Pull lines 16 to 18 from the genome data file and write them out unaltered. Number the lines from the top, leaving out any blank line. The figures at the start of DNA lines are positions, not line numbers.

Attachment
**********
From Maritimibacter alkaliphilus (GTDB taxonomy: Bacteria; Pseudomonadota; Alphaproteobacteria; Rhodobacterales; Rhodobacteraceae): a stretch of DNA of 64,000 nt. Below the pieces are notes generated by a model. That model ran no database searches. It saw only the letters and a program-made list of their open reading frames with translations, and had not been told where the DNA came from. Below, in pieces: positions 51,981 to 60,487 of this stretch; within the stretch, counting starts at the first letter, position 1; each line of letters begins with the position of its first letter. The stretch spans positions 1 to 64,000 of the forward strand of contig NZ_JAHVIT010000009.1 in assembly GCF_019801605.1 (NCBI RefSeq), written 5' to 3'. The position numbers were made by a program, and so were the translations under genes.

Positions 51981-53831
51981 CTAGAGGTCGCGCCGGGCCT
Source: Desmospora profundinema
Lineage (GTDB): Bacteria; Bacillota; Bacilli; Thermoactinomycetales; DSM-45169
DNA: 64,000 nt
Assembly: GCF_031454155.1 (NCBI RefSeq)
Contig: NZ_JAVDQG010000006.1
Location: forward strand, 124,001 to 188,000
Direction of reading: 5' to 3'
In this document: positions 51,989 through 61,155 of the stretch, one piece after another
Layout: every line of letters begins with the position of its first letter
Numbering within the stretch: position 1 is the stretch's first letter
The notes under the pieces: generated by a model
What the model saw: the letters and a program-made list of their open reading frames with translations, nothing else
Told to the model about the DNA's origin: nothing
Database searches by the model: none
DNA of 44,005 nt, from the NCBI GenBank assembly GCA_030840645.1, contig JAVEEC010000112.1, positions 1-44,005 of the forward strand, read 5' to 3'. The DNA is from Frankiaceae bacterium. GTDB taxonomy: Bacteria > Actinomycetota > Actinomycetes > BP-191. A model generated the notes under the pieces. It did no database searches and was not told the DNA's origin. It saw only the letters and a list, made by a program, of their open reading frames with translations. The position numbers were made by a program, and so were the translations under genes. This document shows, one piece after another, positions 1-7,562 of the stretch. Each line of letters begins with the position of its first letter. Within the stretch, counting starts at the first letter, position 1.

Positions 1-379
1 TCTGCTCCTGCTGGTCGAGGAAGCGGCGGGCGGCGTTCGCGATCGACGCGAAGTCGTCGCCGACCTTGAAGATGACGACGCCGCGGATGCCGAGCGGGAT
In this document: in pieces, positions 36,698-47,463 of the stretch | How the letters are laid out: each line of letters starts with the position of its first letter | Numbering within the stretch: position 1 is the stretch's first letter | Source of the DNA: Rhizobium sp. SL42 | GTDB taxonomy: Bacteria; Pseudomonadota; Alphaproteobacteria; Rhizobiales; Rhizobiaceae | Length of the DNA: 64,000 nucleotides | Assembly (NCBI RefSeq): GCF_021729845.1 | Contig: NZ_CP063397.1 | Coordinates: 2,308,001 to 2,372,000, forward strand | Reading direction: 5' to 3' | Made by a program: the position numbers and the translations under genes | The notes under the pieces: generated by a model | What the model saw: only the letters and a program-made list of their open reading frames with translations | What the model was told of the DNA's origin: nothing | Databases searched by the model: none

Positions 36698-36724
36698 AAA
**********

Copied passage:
Told to the model about the DNA's origin: nothing
Database searches by the model: none
DNA of 44,005 nt, from the NCBI GenBank assembly GCA_030840645.1, contig JAVEEC010000112.1, positions 1-44,005 of the forward strand, read 5' to 3'. The DNA is from Frankiaceae bacterium. GTDB taxonomy: Bacteria > Actinomycetota > Actinomycetes > BP-191. A model generated the notes under the pieces. It did no database searches and was not told the DNA's origin. It saw only the letters and a list, made by a program, of their open reading frames with translations. The position numbers were made by a program, and so were the translations under genes. This document shows, one piece after another, positions 1-7,562 of the stretch. Each line of letters begins with the position of its first letter. Within the stretch, counting starts at the first letter, position 1.